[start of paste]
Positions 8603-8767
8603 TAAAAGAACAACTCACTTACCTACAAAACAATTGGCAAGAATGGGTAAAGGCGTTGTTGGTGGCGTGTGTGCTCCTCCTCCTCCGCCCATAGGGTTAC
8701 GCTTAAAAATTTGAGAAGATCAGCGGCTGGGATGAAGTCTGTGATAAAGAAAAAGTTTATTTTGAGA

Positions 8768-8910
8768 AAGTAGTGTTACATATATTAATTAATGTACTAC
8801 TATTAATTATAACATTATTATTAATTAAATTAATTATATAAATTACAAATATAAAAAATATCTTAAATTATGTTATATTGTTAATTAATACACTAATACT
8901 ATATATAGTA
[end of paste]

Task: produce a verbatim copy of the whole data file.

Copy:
Positions 8603-8767
8603 TAAAAGAACAACTCACTTACCTACAAAACAATTGGCAAGAATGGGTAAAGGCGTTGTTGGTGGCGTGTGTGCTCCTCCTCCTCCGCCCATAGGGTTAC
8701 GCTTAAAAATTTGAGAAGATCAGCGGCTGGGATGAAGTCTGTGATAAAGAAAAAGTTTATTTTGAGA

Positions 8768-8910
8768 AAGTAGTGTTACATATATTAATTAATGTACTAC
8801 TATTAATTATAACATTATTATTAATTAAATTAATTATATAAATTACAAATATAAAAAATATCTTAAATTATGTTATATTGTTAATTAATACACTAATACT
8901 ATATATAGTA